The New Sun Conference Analysis

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The New Sun conference was interesting to me for a variety of reason, the most important of which was that it humanised issues that in my personal experience I have only heard in passing. It gave these issues of cultural appropriation and identity struggle a human face. It is so easy in this world to ignore harsh truths that do not directly affect your own experience, but this conference shone a light on those truths.
Alethea Arnquq-Baril’s presentation her passion for storytelling through film was very interesting. As an art historian, I couldn’t help but be reminded of art historic definitions of modernity and it’s the problematic idea of primitivism that was inherent in it. I was reminded of this because Arnaquq-Baril’s work reminded me of the notion of salvage anthropology in the 20th century. Anthropologists felt that native culture and native traditions were dying out. As a result, there a rush to record these traditions and ways of life before they became extinct. What struck me as ironic was the fact that the same people who rushed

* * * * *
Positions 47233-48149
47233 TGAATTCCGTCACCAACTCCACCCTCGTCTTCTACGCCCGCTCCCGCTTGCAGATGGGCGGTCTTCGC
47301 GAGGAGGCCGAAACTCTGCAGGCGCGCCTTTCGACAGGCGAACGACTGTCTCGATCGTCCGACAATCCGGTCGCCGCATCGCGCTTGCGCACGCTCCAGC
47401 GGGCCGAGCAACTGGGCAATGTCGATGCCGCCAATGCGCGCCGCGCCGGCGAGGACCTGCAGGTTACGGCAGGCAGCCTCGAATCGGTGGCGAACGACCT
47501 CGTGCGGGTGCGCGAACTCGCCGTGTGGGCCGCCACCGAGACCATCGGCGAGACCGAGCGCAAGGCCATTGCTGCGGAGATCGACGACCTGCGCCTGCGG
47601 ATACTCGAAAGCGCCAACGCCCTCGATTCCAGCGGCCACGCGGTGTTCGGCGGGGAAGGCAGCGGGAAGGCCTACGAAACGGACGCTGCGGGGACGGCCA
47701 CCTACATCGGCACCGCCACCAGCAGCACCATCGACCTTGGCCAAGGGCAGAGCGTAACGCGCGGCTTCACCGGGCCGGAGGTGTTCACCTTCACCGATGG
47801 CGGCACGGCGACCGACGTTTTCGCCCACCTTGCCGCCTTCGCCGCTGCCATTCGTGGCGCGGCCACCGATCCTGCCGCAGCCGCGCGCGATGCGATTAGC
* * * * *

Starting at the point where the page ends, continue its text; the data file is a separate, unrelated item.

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It was also interesting to hear an artist discuss, in-depth, their own works. As an art historian who prefers the art of people long dead, this was a really interesting experience. I liked when Houle talked about art being emotionally tied to the artist. He intimated that it was it was like an internal experience being given a visually manifested. Using words to describe a feeling or an internal experience is hard. Some things cannot be put into words. This link between the emotion biography and art is something that art history of modern art is built upon. His recounting of his experience with forced separation from his family after contracting Tuberculosis was useful for my presentation on Oviloo Tunnillie. She too contracted Tuberculosis and was forcefully quarantined away from her family in a

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